Finally, Rawls does not allege that he is actually innocent of the underlying drug offenses of which he was convicted. Instead, Rawls contends only that the district court improperly enhanced his sentence under the 21 U.S.C. § 851. The savings clause, however, may only be applied when the petitioner makes a claim of actual innocence, and claims of sentencing error do not qualify as "actual innocence" claims under § 2241. See Bannerman v. Snyder, 325 F.3d 722, 724 (2003); Hayes v. Holland, 473 F. App'x 501, 502 (6th Cir. 2012) ("Hayes does not assert that he is actually innocent of his federal offenses. Rather, he claims actual innocence of the career offender enhancement. The savings clause of section 2255(e) does not apply to sentencing claims"). Simply put, the savings clause of § 2255 extends only to petitioners asserting actual innocence claims as to their convictions, not their enhanced sentences. Jones v. Castillo, 489 F. App'x 864, 866 (6th Cir. 2012); Mackey v. Berkebile, No. 7:12-CV-10-KSF, 2012 WL 4433316 (E.D. Ky. Sept. 25, 2012), aff'd, No. 12-6202 (6th Cir. March 15, 2013) (holding that sentencing error claims do not qualify as claims of actual innocence under the savings clause).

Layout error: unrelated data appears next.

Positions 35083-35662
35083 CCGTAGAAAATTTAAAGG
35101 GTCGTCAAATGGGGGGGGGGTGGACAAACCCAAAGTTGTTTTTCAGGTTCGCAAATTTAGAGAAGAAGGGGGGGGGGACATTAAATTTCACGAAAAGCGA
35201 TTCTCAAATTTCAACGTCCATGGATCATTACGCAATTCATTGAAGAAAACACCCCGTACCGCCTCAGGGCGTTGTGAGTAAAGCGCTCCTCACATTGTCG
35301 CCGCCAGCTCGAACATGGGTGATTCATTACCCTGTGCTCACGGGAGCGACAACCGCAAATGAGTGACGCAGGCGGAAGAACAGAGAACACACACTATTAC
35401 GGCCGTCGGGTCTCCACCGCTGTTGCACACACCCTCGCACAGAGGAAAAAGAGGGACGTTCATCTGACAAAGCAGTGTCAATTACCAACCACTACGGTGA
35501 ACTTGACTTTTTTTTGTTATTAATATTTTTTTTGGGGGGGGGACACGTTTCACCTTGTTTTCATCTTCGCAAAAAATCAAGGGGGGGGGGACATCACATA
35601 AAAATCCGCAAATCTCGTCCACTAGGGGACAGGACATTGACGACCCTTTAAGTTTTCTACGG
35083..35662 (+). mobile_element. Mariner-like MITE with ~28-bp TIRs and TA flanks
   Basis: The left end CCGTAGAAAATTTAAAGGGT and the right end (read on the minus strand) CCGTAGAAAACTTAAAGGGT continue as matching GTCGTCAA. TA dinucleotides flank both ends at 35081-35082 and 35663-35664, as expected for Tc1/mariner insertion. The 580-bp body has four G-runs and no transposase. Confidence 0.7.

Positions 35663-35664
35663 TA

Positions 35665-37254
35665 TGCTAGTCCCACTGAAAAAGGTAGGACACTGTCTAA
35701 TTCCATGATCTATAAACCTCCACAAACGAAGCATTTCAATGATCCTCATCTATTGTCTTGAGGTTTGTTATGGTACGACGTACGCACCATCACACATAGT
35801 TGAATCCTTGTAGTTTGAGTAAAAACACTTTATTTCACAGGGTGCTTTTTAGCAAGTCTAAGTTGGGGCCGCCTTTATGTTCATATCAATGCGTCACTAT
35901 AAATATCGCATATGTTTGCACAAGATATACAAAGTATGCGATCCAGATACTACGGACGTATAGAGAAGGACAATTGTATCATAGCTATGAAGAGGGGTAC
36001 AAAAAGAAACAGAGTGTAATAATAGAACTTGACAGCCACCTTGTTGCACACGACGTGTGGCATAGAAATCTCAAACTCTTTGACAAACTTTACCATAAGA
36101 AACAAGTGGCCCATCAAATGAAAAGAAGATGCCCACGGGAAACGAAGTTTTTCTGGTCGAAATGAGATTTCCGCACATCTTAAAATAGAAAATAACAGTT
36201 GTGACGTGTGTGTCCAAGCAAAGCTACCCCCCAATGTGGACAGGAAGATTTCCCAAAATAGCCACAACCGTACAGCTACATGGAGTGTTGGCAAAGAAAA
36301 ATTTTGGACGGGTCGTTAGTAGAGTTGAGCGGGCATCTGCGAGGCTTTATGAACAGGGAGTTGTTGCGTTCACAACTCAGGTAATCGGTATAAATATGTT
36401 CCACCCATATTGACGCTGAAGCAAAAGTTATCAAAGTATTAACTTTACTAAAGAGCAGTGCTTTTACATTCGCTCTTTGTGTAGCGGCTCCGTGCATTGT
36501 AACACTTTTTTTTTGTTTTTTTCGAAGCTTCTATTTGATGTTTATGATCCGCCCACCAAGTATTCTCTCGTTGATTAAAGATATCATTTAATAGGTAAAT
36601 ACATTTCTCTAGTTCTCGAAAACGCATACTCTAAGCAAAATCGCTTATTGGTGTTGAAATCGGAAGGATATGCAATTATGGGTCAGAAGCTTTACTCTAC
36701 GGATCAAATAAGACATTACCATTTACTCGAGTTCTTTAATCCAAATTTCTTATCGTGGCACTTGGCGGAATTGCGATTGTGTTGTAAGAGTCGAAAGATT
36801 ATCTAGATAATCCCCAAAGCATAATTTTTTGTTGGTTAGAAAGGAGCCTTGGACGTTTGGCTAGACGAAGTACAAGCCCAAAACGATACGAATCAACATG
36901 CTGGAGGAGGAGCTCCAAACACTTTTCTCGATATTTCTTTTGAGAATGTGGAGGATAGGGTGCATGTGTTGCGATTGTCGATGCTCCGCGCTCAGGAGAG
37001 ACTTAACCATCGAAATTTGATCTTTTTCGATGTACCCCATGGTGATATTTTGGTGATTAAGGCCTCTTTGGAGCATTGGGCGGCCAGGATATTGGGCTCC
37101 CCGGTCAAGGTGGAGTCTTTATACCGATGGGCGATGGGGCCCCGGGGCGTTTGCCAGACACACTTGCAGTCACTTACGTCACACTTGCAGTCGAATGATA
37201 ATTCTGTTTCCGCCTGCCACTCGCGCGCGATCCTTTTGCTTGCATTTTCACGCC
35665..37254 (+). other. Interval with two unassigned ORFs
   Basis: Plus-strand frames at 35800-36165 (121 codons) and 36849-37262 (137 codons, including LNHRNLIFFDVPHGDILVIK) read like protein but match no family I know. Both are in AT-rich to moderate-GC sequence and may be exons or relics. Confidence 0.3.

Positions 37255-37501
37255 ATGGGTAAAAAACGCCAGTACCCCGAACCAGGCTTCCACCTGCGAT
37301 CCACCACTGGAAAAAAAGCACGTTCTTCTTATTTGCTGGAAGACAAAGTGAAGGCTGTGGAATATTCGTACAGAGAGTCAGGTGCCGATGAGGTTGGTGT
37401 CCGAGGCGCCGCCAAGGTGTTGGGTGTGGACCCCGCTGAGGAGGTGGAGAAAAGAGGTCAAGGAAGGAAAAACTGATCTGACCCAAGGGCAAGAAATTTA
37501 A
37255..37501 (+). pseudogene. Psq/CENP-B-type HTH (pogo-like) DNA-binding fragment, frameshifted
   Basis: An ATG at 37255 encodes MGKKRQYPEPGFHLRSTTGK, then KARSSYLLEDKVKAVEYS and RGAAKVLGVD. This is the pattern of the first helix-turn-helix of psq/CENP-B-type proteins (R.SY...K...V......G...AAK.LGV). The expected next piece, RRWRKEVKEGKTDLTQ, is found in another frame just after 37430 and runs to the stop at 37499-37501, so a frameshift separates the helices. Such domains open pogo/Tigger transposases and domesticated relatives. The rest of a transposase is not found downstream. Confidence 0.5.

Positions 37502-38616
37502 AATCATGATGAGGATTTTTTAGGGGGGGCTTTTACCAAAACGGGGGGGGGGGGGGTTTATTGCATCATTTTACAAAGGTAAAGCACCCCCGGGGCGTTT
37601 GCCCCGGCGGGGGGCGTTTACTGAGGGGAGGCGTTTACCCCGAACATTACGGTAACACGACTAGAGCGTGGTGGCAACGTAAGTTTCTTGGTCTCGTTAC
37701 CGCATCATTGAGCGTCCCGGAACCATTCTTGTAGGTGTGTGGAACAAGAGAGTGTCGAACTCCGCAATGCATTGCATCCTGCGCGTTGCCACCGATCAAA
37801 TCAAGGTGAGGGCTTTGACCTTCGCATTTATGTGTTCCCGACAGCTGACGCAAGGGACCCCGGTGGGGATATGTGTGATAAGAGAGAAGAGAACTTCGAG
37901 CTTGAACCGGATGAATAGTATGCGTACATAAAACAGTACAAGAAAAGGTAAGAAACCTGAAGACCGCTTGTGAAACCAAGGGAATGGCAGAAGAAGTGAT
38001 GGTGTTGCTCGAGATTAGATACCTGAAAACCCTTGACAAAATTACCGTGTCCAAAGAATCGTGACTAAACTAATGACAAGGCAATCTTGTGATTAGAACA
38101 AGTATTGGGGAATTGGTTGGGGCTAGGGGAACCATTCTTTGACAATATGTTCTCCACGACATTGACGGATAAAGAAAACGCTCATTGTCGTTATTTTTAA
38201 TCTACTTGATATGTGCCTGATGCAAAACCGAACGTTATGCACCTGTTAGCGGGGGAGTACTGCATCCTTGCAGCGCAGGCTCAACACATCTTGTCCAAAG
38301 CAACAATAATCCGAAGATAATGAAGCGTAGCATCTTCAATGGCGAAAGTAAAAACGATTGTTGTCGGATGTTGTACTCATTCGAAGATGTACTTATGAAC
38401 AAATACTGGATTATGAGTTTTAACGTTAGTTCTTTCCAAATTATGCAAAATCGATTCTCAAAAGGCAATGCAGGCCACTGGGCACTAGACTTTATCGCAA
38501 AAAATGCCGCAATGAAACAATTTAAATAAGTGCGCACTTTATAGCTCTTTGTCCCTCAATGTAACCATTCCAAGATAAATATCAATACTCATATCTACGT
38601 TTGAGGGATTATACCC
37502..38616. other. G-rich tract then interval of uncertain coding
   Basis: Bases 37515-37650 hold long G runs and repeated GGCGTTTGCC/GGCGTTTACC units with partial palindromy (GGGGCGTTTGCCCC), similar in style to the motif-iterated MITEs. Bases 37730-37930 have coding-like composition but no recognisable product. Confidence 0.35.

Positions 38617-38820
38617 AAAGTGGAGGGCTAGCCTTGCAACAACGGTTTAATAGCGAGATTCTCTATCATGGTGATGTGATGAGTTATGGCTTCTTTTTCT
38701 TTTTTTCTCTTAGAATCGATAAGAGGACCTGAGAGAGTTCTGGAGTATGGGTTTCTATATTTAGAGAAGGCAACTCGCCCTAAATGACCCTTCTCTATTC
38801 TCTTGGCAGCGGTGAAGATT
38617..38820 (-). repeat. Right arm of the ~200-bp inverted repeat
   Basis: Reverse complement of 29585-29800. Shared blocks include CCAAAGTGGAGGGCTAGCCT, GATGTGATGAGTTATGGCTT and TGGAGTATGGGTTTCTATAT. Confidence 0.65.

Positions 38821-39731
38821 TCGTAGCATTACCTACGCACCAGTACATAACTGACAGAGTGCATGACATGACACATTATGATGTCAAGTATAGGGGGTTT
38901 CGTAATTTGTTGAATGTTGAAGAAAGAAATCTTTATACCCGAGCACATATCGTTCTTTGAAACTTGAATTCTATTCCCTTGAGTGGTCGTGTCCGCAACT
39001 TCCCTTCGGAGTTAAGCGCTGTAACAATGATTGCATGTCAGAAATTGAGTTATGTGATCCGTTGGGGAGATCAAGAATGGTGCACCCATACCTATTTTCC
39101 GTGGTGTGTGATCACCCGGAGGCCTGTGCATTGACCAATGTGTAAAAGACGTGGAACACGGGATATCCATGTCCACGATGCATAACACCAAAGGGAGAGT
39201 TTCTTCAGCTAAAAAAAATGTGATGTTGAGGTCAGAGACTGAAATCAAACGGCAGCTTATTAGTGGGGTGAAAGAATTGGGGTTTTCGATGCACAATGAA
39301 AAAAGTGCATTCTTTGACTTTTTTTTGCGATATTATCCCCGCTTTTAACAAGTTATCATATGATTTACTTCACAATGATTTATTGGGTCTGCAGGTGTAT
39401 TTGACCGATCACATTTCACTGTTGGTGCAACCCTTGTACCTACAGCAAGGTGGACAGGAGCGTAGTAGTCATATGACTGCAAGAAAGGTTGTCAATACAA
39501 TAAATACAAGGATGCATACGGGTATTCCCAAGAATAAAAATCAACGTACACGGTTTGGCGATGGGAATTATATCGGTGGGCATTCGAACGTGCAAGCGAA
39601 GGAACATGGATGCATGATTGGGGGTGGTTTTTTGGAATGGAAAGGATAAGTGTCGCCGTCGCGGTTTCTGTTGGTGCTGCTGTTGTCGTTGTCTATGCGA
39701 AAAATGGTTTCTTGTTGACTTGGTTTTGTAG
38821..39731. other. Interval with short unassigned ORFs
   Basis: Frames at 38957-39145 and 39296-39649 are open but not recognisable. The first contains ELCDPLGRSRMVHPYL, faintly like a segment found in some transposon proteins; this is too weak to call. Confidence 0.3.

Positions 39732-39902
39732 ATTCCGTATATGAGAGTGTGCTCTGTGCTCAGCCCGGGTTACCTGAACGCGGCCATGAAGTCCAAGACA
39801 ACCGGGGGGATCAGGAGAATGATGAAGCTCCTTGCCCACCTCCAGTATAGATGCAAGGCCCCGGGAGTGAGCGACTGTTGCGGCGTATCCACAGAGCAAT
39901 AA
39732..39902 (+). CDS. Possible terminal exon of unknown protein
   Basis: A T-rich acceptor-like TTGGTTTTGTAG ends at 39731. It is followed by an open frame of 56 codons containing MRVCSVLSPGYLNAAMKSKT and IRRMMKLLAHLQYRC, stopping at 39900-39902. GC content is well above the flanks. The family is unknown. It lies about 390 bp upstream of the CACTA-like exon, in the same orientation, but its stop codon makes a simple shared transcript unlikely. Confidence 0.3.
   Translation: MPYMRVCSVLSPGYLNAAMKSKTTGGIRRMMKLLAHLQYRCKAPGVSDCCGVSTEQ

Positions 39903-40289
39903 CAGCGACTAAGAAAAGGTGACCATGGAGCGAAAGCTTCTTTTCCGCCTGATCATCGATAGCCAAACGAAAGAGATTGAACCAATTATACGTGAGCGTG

In summary, Rawls has not established that his remedy under § 2255 was inadequate or ineffective to challenge his detention, nor has he alleged a viable claim of actual innocence. The Court will therefore deny Rawls's original and amended § 2241 petitions and his request for the appointment of counsel [R. 1; R. 2], and dismiss this proceeding.


Accordingly, IT IS ORDERED that:

1. Amai Rawls's 28 U.S.C. § 2241 petition for a writ of habeas corpus [R. 1] and his amended § 2241 petition for writ of habeas corpus [R. 2] are DENIED;

2. The Court will enter an appropriate Judgment; and

3. This habeas proceeding is DISMISSED and STRICKEN from the Court's docket.